27 January, 2010 »
OSCE (Organization for Security and Cooperation in Europe) Media Freedom representative Miklos Haraszti asked the Turkish Government on 18 January to change their Internet law in order to observe OSCE commitments and other international standards protecting freedom of expression.
A survey commissioned by Haraszti's office, analyzing Turkey's Internet Law in force since 2007, has shown that based on the respective law, the Turkish authorities were able to block the access to Internet of about 3700 websites. These sites included foreign websites such as YouTube, Geocities, DailyMotion and Google, blocked by court orders and administrative blocking orders issued by the Telecommunications Communication Presidency (TIB).
The study also shows a lack of transparency in relation to the blocking orders issued either by the court or TIB and the fact that TIB has not made public the blocking statistics since May 2009.
"The impact of the current regime and related deficiencies are wide, affecting not only the freedom to speak and receive information, but also the right for blocked websites to receive a fair trial," says the study.
In his statement to the Turkish authorities, Haraszti said: "In its current form, Law 5651, commonly known as the Internet Law of Turkey, not only limits freedom of expression, but severely restricts citizens' right to access information."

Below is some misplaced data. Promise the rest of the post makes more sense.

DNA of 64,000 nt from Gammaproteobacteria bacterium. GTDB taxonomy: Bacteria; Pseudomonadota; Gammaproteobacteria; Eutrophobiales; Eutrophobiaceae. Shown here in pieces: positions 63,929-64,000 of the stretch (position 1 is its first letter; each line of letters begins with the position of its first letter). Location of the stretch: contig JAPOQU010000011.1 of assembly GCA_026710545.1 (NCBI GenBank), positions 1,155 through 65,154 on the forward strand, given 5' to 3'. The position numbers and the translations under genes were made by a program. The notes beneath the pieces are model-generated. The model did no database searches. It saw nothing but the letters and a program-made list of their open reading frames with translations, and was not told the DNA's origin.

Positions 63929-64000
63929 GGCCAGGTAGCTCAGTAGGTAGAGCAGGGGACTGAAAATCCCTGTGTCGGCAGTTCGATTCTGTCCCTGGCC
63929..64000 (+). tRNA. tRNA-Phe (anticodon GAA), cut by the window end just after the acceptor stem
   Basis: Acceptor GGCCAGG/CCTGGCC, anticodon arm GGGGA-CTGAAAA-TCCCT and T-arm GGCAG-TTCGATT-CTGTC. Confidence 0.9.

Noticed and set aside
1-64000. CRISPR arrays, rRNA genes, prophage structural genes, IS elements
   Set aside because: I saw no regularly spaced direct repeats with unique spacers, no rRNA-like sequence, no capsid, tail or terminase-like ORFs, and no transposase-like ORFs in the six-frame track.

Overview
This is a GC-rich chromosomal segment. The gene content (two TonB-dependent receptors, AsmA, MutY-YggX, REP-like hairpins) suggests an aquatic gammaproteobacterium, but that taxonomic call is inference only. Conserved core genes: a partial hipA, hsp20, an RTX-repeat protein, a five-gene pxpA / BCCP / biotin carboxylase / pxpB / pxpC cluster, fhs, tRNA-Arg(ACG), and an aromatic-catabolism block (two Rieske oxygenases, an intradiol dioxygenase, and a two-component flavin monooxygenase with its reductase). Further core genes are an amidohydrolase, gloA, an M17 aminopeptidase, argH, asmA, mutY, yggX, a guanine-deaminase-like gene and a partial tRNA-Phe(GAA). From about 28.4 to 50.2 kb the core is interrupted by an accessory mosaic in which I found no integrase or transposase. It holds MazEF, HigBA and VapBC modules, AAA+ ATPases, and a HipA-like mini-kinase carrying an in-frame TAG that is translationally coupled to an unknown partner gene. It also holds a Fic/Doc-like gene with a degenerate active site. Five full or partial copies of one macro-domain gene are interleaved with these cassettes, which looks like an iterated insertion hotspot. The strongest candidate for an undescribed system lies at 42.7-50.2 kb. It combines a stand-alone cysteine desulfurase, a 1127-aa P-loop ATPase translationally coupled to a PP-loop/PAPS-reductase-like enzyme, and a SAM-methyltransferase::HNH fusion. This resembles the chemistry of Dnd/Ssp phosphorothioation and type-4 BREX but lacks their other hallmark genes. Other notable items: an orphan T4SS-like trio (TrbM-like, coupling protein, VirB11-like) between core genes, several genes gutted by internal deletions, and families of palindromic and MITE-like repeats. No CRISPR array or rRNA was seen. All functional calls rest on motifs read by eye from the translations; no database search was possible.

Haraszti believes that even is some of the content of the blocked sites is considered bad such as child pornography, the law is not fit to sanction it. "Instead, by blocking access to entire websites from Turkey, it paralyzes access to numerous modern file-sharing or social networks."
OSCE representative considers that some of the reasons for blocking sites are "arbitrary and political, and therefore incompatible with OSCE's freedom of expression commitments." He also said that the Turkish law was failing to safeguard freedom of expression and criminal code clauses were used against journalists who risked ending up in jail.
The main recommendation of OSCE is therefore to reform or abolish the Turkish Internet Law. "I hope that the Turkish authorities will soon remove the blocking provisions that prevent Turkish citizens from being part of today's global information society," stated Haraszti
Report of the OSCE Representative on Freedom of the Media on Turkey and Internet Censorship (11.01.2010)
Turkey blocking 3,700 websites, reform needed: OSCE (18.01.2010)
OSCE Press release- Turkey's Internet law needs to be reformed or abolished, says OSCE media freedom representative(18.01.2010)